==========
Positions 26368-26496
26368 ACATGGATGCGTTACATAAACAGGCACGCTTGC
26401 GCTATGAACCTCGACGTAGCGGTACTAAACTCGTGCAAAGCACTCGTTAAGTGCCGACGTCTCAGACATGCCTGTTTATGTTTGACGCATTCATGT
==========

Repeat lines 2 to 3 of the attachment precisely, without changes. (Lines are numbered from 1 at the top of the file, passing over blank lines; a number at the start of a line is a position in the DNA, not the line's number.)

26368 ACATGGATGCGTTACATAAACAGGCACGCTTGC
26401 GCTATGAACCTCGACGTAGCGGTACTAAACTCGTGCAAAGCACTCGTTAAGTGCCGACGTCTCAGACATGCCTGTTTATGTTTGACGCATTCATGT